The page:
§ The Basics: Three instructional videos that demonstrate conventional CPR with breaths, Hands-OnlyTM CPR and how to use an AED.
§ The Heart Trek Experience: Virtual tour through a 3-D animated version of the heart in which participants earn points by playing video games and taking interactive quizzes.
§ The World of Hearts: Users create unique avatars, track and compare their scores in the Heart Track Experience with other users and view profiles and testimonies of other participants.
§ Music Playlist: A downloadable playlist of 100-beat-per-minute songs (100 beats per minute is the correct rate for chest compressions during CPR).
§ Stuff: Free printable stickers, T-shirt decals and stationery, and free downloadable widgets and wallpapers.
The Web site also features a section for teachers and administrators who want to implement a CPR/AED education program in their schools. Free downloadable lesson plans and templates for creating and sustaining an in-school emergency response plan are included in the teacher/administrator portion of the site, BetheBeat.heart.org/schools.
“Be the Beat is helping to create the next generation of lifesavers by empowering teens and tweens to act when they see someone suddenly collapse,” said Michael Sayre, M.D., chair of the American Heart Association’s Emergency Cardiovascular Care Committee. “Sadly, far too many people are dying from cardiac arrest – we want this campaign to inspire people to help save lives.”
For more information on the youth awareness campaign, visit BetheBeat.heart.org.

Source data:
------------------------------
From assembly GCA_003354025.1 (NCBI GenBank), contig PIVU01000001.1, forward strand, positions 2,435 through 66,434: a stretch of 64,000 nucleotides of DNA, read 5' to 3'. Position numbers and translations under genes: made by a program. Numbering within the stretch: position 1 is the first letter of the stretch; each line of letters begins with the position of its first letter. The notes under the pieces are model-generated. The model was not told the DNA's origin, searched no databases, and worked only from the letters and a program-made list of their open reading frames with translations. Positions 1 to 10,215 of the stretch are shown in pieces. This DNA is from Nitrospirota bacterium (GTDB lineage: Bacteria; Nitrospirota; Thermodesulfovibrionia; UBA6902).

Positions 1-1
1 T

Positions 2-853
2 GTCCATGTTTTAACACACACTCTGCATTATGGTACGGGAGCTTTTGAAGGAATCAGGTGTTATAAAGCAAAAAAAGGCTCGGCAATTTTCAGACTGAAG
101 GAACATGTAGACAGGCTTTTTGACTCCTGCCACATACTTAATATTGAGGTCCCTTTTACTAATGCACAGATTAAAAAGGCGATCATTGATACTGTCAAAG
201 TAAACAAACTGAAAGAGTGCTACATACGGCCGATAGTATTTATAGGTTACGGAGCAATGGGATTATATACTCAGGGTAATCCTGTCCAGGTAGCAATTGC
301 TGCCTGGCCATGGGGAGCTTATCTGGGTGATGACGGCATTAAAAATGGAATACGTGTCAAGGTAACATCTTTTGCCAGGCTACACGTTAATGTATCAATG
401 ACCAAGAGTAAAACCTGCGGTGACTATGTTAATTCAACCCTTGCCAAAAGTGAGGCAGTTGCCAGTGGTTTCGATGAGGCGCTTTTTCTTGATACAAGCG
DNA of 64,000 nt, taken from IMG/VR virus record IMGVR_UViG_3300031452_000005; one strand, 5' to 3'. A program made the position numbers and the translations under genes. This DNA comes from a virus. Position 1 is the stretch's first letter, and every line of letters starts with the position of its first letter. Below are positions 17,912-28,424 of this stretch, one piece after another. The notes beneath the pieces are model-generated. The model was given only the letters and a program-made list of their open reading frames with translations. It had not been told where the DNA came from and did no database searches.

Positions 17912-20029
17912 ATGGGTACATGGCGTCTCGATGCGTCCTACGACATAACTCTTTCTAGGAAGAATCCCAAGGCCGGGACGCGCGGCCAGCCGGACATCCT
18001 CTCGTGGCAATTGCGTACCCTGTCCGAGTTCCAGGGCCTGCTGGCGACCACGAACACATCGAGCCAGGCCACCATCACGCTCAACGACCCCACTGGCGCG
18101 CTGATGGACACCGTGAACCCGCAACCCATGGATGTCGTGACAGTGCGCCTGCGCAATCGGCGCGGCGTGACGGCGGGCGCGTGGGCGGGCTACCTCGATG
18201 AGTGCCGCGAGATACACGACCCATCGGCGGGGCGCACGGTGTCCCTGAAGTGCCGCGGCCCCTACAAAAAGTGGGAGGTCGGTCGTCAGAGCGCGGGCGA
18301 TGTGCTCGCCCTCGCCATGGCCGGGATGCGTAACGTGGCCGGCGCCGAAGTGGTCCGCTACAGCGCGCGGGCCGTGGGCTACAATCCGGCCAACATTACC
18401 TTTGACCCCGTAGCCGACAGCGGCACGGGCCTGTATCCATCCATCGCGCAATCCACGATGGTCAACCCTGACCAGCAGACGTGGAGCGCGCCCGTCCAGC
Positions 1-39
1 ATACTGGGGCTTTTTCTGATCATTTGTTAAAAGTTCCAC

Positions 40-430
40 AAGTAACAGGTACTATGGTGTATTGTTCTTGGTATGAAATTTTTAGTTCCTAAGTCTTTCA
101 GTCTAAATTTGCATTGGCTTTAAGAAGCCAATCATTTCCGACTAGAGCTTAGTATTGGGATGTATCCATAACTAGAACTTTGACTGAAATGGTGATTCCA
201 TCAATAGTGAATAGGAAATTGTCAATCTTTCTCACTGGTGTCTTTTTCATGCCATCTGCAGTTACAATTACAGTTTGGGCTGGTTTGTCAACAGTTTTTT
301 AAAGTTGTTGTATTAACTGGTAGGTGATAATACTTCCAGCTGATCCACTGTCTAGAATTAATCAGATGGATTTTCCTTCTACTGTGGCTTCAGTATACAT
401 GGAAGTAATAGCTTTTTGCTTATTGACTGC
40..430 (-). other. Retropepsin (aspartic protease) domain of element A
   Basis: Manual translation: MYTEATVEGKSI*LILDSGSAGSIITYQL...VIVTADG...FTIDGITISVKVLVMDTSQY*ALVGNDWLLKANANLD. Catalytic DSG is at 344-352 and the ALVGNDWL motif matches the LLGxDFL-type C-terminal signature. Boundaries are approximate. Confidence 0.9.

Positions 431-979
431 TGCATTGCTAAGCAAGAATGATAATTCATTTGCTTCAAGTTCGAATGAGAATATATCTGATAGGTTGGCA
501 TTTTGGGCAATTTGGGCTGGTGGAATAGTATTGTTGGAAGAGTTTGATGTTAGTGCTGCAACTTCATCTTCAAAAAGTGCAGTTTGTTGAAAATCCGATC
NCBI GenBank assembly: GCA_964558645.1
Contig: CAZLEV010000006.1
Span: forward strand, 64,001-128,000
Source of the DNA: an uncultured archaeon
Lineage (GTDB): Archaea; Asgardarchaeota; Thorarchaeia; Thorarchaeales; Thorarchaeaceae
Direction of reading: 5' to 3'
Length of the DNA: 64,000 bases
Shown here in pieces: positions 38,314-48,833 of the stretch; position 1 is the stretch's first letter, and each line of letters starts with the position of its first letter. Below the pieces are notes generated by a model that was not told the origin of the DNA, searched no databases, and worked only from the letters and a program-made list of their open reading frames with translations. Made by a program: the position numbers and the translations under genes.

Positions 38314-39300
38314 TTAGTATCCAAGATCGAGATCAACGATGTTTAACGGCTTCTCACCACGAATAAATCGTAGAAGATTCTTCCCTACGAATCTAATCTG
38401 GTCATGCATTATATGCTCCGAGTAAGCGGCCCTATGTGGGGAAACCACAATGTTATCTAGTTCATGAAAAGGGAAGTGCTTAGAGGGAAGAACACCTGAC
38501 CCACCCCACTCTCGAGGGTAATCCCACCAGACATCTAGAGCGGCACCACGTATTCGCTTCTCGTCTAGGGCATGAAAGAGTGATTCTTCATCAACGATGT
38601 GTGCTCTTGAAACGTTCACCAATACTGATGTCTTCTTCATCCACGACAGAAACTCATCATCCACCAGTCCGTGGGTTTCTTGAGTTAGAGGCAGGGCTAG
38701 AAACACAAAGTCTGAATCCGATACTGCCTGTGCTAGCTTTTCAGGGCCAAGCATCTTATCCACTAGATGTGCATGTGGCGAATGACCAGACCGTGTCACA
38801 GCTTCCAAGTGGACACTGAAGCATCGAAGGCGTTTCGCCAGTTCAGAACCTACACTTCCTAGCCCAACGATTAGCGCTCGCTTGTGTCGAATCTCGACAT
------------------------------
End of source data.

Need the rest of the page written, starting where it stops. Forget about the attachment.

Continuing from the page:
® American Heart Association. All rights reserved.
Musical Seeds to Shake
Materials: Empty cans with lids like coffee, snack cans or soup cans; or make lids by covering tops with plastic wrap securing with a rubber band; construction paper, crayons; markers; tempura paint; tape; scissors; and seeds.
Method: Leader cuts out paper to fit around each can. Children can draw a flower or vegetable on the paper. Tape the decorated paper around the can, and have children place a handful of seeds into the can. Replace the lid or make one. Use cans as rhythm instruments and shake to music.
Pigella's Seedy Snack Mix
Mix the following ingredients together:
2 cups dried banana chips, dried apples, dried apricots quartered
1 cup oat, rice, corn, or bran cereal
1 cup peanuts
1/2 cup pumpkin or sunflower seeds
Combine all in a plastic bag, close and shake well. Store in an airtight container for up to one month. Makes about 4 cups.
Miss Pennypack's Plantings
Tools and Supplies: Egg carton bottom; potting soil; easy to grow vegetable, flower or herb seeds.
Take an egg carton and some dirt
(Don't worry this won't be much work!)
Poke a small hole in the bottom of each cup
Fill with soil, three quarters way up.
In each little cup you plant a seed
Now water and sun is what you need.